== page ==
House passes its antiterrorism bill

The U.S. House of Representatives voted Friday to approve new antiterrorism legislation that gives U.S. law enforcement agencies expanded rights to snoop on electronic and voice communications.

Ditching part of its original legislation drafted by the House Judiciary Committee, the House instead passed a bill that incorporates a number of provisions pulled directly out of a separate antiterrorism bill that was approved by the Senate late Thursday. The House bill passed 337-79 with no amendments.

The House PATRIOT Act (Provide Appropriate Tools Required to Intercept and Obstruct Terrorism Act), originally labeled H.R. 2975, emerged from a heated debate Friday as H.R. 3108. The new legislation is a compromise bill devised during a night of closed-door conferences between ranking House and Senate members. H.R. 3108 comes void of some key features originally included in the PATRIOT Act, according to one House staffer familiar with the bills.

One of those includes a change in "sunset," or expiration, dates. In the new House bill, several statutes would expire in five years instead of two. The Bush administration had been hoping for no sunset date.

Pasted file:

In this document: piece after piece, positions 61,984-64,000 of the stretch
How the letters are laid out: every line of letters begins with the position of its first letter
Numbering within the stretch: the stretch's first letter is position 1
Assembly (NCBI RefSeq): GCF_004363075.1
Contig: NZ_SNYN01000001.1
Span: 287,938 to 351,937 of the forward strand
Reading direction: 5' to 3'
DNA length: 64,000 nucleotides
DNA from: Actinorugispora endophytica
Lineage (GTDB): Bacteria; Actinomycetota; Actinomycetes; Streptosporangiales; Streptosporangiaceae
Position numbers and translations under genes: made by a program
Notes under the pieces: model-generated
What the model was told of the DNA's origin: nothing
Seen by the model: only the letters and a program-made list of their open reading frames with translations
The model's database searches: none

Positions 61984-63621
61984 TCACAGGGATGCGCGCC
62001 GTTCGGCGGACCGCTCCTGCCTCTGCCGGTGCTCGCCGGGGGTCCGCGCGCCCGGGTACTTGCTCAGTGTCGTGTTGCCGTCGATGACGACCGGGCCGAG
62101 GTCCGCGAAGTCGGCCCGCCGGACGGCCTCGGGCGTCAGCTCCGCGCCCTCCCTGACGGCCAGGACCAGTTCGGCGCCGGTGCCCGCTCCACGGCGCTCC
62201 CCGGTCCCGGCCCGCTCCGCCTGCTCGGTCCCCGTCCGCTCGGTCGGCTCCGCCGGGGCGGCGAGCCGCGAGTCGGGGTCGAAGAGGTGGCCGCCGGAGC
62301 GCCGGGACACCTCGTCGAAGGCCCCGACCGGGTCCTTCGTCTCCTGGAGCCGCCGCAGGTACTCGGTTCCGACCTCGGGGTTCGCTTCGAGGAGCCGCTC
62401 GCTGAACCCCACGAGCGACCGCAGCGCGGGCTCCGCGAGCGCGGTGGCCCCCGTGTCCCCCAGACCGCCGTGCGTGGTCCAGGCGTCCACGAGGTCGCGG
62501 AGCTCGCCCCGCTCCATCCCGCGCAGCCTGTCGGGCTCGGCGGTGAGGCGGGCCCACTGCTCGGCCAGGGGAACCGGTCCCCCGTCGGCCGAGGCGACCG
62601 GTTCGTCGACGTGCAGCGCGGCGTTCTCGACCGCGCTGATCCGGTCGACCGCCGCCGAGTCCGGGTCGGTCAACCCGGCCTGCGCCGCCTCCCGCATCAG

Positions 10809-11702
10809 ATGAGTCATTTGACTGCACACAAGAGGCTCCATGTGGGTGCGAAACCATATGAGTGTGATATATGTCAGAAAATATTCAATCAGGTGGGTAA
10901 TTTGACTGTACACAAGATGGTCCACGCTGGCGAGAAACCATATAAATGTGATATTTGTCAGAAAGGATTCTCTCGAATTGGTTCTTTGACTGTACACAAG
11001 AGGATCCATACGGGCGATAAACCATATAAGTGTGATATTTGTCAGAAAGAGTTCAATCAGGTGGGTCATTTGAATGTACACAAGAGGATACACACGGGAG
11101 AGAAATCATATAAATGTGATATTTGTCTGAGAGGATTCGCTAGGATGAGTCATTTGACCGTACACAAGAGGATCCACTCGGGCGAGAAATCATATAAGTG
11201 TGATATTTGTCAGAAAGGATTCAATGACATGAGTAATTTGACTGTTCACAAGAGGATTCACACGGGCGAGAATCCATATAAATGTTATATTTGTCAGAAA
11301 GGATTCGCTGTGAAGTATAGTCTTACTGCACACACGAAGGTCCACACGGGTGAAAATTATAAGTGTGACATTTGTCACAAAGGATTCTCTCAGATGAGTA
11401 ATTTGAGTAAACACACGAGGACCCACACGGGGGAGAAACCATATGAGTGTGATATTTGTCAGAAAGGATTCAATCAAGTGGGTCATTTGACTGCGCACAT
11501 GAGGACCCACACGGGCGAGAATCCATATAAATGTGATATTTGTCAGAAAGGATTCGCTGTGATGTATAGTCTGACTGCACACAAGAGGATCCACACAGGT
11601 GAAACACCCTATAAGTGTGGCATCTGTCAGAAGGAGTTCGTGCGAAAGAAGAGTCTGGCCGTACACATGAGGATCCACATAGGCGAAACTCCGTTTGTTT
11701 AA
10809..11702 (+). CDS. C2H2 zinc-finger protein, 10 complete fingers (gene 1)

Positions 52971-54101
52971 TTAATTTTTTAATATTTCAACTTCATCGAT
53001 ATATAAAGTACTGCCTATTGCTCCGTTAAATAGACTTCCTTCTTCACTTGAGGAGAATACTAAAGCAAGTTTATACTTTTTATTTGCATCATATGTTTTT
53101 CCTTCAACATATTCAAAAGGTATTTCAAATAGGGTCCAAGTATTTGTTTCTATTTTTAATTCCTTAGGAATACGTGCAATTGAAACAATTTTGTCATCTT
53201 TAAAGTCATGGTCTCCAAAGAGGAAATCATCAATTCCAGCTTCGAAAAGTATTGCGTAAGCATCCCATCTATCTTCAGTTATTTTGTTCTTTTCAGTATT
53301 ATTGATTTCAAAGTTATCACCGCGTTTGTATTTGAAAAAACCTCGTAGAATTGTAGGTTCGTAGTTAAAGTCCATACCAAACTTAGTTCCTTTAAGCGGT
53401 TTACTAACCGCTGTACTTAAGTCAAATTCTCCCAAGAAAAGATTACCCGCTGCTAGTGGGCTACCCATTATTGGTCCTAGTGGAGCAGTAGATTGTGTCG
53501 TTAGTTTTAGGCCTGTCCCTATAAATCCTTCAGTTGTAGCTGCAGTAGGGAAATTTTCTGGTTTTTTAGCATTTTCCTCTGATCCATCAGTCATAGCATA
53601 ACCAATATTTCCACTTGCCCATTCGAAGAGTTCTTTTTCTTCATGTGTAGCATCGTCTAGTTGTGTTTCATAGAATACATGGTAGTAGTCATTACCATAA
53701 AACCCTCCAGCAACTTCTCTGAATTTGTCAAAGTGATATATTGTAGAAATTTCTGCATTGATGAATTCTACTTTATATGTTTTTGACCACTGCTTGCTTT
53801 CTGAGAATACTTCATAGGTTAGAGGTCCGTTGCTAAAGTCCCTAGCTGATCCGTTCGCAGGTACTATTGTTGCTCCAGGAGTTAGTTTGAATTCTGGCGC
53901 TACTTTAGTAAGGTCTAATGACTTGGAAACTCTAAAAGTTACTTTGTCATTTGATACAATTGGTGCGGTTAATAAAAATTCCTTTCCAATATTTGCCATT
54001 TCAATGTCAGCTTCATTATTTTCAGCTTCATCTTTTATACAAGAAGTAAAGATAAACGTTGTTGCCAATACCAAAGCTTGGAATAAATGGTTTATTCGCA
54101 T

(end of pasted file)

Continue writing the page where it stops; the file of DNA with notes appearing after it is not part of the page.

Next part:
The PATRIOT Act now moves on to the Senate. That body is expected to meet Monday for discussion. The Senate Tuesday night voted 96-1 in favor of its USA Act (Uniting and Strengthening America Act), or S. 1510. The Senate now could either pass the House version with no amendments and send the bill directly to President Bush's desk, or call a conference with the full Congress to iron out a final bill.

Both bills give law enforcement agencies greater authority to tap fixed-line phones, cell phones, e-mail and Internet surfing, and share that information among agencies. They also allow authorities to detain non-U.S. citizens for extended periods of time.

Information on the House of Representatives can be found online at Information on the Senate is online at

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